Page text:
Lupus Dei + Onaje Jordan: Respeckfully

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Photo courtesy of Jerry Graham Publicity

Lupus Dei is an emcee from New Jersey who performs as “TheLupusDeiExperience.” Onaje Jordan is a producer from Chicago. Both are members of the Hip-Hop collective, HomeTeam. Dei and Jordan teamed up to release an album titled, “Respeckfully.”

Respeckfully is produced entirely by Onaje Jordan. The 9-track release features appearances by Mr. Pay Per View, Substance810, and the HomeTeam crew.

The Real Hip-Hop spoke to Lupus Dei and Onaje Jordan about the commonalities that they share, the formation of HomeTeam, and their new album, Respeckfully.

TRHH: Why did you title the new album Respeckfully?

Lupus Dei: That’s a good question. Honestly bro, I titled it respectfully because I just felt like I wanted to in the most distinguished way possible pretty much tell niggas to kiss my ass, but in a respectable manner. And so, for me everything is about class and taste so, when I put respectfully on the end of it it’s like yeah you getting that work but I’m saying it in a manner to where it’s respectful enough to be heard by anybody. And when I heard the beats from O it just put me in that mind frame on some grown man shit like, yo, you know what, the humbleness is over. Respectfully, I gotta say what I gotta say, you take it how you take it. That’s it.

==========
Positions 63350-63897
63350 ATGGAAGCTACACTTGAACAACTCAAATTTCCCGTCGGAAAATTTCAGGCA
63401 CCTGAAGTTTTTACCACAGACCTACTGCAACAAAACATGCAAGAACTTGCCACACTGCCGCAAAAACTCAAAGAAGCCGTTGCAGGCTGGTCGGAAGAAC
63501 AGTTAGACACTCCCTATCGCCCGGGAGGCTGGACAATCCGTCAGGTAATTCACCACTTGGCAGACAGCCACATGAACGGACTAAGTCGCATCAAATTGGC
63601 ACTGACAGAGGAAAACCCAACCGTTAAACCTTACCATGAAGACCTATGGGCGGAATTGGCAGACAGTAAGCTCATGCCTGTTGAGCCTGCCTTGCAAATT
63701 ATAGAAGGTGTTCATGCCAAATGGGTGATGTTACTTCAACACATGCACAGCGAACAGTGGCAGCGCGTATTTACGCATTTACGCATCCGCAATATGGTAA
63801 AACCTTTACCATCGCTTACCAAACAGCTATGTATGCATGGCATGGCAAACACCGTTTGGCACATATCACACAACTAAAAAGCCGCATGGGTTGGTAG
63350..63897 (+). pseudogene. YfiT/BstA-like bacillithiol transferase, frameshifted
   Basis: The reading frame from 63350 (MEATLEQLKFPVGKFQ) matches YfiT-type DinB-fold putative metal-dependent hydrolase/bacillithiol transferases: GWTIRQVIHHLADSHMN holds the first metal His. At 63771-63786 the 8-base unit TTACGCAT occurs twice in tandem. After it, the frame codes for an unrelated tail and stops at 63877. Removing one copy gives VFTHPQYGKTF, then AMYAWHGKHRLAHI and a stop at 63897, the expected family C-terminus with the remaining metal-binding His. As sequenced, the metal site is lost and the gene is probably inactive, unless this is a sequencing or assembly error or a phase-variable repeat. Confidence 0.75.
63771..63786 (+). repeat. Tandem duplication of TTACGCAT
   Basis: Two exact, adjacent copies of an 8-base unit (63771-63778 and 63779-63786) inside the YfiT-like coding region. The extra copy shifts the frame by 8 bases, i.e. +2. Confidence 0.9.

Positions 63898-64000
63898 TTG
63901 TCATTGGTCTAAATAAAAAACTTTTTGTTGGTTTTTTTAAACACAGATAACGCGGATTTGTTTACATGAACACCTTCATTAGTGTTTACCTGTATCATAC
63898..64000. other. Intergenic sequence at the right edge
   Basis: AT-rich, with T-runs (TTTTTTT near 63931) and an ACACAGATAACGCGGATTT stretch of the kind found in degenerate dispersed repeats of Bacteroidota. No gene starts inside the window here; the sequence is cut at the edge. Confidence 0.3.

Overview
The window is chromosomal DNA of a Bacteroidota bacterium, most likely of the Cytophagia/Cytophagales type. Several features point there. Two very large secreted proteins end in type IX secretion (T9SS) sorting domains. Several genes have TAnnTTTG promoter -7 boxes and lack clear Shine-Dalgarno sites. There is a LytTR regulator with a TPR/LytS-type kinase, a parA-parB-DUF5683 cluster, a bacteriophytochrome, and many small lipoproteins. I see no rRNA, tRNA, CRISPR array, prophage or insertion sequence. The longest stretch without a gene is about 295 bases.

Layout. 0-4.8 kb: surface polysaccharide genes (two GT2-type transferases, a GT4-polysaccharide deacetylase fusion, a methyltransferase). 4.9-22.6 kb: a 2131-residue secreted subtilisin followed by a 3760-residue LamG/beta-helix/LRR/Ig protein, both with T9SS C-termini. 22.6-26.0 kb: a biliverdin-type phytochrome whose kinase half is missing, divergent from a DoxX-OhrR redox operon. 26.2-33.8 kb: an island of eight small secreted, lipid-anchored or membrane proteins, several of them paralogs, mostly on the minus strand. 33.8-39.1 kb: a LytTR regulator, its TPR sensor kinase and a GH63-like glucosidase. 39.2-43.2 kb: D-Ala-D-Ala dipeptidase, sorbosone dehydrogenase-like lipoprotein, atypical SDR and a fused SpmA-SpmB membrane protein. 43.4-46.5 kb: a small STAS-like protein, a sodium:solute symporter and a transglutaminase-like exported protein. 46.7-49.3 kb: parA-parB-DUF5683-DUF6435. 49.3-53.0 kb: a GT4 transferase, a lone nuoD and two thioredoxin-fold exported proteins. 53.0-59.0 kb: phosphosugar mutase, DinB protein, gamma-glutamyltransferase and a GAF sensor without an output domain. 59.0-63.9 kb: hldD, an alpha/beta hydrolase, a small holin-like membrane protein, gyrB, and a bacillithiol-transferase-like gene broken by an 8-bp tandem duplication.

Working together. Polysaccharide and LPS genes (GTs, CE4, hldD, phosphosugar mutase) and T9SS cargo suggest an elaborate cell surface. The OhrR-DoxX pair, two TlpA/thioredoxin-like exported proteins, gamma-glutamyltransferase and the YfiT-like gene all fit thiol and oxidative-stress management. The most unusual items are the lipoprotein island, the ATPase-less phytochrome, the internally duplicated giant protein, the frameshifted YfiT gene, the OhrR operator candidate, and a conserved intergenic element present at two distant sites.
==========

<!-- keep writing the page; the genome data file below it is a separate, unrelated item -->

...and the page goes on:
TRHH: What was the process like recording the album?

Onaje Jordan: I can put my perspective, man. But really because of the internet, man, it’s been like that for a while for me. You know I’ve been dealing with a lot of people from Canada, overseas, Europe, so, every day the internet brings everybody closer. Just emailing, you know we always vibing because we HomeTeam, we fam, so, we know what each other likes. We know what we bring out of each other, so, it was pretty easy. We have history together already.